### Abstract

There are three ways to determine the spectrum of a clinical photon beam: direct measurement, modelling the source and reconstruction from ion-chamber measurements. We focus on reconstruction because the necessary equipment is readily available and it provides independent confirmation of source models for a given machine. Reconstruction methods involve measuring the dose in an ion chamber after the beam passes through an attenuator. We gain information about the spectrum from measurements using attenuators of differing compositions and thicknesses since materials have energy dependent attenuation. Unlike the procedures used in other papers, we do not discretize or parametrize the spectrum. With either of these two approximations, reconstruction is a least squares problem. The forward problem of going from a spectrum to a series of dose measurements is a linear operator, with the composition and thickness of the attenuators as parameters. Hence the singular value decomposition (SVD) characterizes this operator. The right singular vectors form a basis for the spectrum, and, at first approximation, only those corresponding to singular values above a threshold are measurable. A more rigorous error analysis shows with what confidence different components of the spectrum can be measured. We illustrate this theory with simulations and an example utilizing six sets of dose measurements with water and lead as attenuators.

Original language | English (US) |
---|---|

Pages (from-to) | 5087-5099 |

Number of pages | 13 |

Journal | Physics in Medicine and Biology |

Volume | 49 |

Issue number | 22 |

DOIs | |

State | Published - Nov 21 2004 |

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### ASJC Scopus subject areas

- Biomedical Engineering
- Physics and Astronomy (miscellaneous)
- Radiology Nuclear Medicine and imaging
- Radiological and Ultrasound Technology

### Cite this

*Physics in Medicine and Biology*,

*49*(22), 5087-5099. https://doi.org/10.1088/0031-9155/49/22/005

**Spectrum reconstruction from dose measurements as a linear inverse problem.** / Armbruster, Benjamin; Hamilton, Russell J; Kuehl, Arthur K.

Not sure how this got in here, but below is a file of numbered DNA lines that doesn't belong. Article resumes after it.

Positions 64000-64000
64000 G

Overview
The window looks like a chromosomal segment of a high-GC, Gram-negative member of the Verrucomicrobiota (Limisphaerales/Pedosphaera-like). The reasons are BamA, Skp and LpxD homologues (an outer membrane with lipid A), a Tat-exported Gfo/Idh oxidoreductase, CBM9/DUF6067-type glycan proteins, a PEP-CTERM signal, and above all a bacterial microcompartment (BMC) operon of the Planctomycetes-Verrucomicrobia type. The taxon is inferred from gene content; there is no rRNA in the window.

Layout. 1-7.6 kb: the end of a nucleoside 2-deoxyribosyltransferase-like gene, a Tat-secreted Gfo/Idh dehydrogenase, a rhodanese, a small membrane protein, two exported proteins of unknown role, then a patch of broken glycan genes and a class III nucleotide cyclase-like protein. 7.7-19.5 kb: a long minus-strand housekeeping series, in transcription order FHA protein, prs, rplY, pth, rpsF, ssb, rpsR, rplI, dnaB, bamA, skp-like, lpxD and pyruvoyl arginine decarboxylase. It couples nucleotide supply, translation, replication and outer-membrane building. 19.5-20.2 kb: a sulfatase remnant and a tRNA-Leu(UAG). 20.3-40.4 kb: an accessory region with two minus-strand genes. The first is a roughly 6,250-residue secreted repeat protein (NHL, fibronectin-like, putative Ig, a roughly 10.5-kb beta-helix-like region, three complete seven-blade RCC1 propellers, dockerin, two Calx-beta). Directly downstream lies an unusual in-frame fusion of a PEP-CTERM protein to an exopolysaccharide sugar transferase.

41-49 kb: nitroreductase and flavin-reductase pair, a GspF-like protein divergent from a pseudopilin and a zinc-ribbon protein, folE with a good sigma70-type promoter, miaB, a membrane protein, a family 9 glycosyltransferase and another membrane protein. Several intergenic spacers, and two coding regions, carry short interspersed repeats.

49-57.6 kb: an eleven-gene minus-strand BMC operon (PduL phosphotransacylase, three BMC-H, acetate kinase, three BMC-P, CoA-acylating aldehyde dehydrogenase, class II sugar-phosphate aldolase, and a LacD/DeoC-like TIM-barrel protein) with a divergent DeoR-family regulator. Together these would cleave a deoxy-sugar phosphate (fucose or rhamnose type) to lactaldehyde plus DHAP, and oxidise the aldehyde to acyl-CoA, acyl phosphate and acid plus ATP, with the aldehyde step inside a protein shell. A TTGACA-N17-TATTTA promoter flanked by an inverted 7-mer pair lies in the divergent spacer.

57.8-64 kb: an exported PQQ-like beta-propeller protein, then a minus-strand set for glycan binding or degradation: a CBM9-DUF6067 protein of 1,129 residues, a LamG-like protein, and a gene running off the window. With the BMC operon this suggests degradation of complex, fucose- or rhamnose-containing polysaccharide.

Research output: Contribution to journal › Article

*Physics in Medicine and Biology*, vol. 49, no. 22, pp. 5087-5099. https://doi.org/10.1088/0031-9155/49/22/005

}

TY - JOUR

T1 - Spectrum reconstruction from dose measurements as a linear inverse problem

AU - Armbruster, Benjamin

AU - Hamilton, Russell J

AU - Kuehl, Arthur K.

PY - 2004/11/21

Y1 - 2004/11/21

N2 - There are three ways to determine the spectrum of a clinical photon beam: direct measurement, modelling the source and reconstruction from ion-chamber measurements. We focus on reconstruction because the necessary equipment is readily available and it provides independent confirmation of source models for a given machine. Reconstruction methods involve measuring the dose in an ion chamber after the beam passes through an attenuator. We gain information about the spectrum from measurements using attenuators of differing compositions and thicknesses since materials have energy dependent attenuation. Unlike the procedures used in other papers, we do not discretize or parametrize the spectrum. With either of these two approximations, reconstruction is a least squares problem. The forward problem of going from a spectrum to a series of dose measurements is a linear operator, with the composition and thickness of the attenuators as parameters. Hence the singular value decomposition (SVD) characterizes this operator. The right singular vectors form a basis for the spectrum, and, at first approximation, only those corresponding to singular values above a threshold are measurable. A more rigorous error analysis shows with what confidence different components of the spectrum can be measured. We illustrate this theory with simulations and an example utilizing six sets of dose measurements with water and lead as attenuators.

AB - There are three ways to determine the spectrum of a clinical photon beam: direct measurement, modelling the source and reconstruction from ion-chamber measurements. We focus on reconstruction because the necessary equipment is readily available and it provides independent confirmation of source models for a given machine. Reconstruction methods involve measuring the dose in an ion chamber after the beam passes through an attenuator. We gain information about the spectrum from measurements using attenuators of differing compositions and thicknesses since materials have energy dependent attenuation. Unlike the procedures used in other papers, we do not discretize or parametrize the spectrum. With either of these two approximations, reconstruction is a least squares problem. The forward problem of going from a spectrum to a series of dose measurements is a linear operator, with the composition and thickness of the attenuators as parameters. Hence the singular value decomposition (SVD) characterizes this operator. The right singular vectors form a basis for the spectrum, and, at first approximation, only those corresponding to singular values above a threshold are measurable. A more rigorous error analysis shows with what confidence different components of the spectrum can be measured. We illustrate this theory with simulations and an example utilizing six sets of dose measurements with water and lead as attenuators.

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UR - http://www.scopus.com/inward/citedby.url?scp=9744230566&partnerID=8YFLogxK

U2 - 10.1088/0031-9155/49/22/005

DO - 10.1088/0031-9155/49/22/005

M3 - Article

C2 - 15609560

AN - SCOPUS:9744230566

VL - 49

SP - 5087

EP - 5099

JO - Physics in Medicine and Biology

JF - Physics in Medicine and Biology

SN - 0031-9155

IS - 22

ER -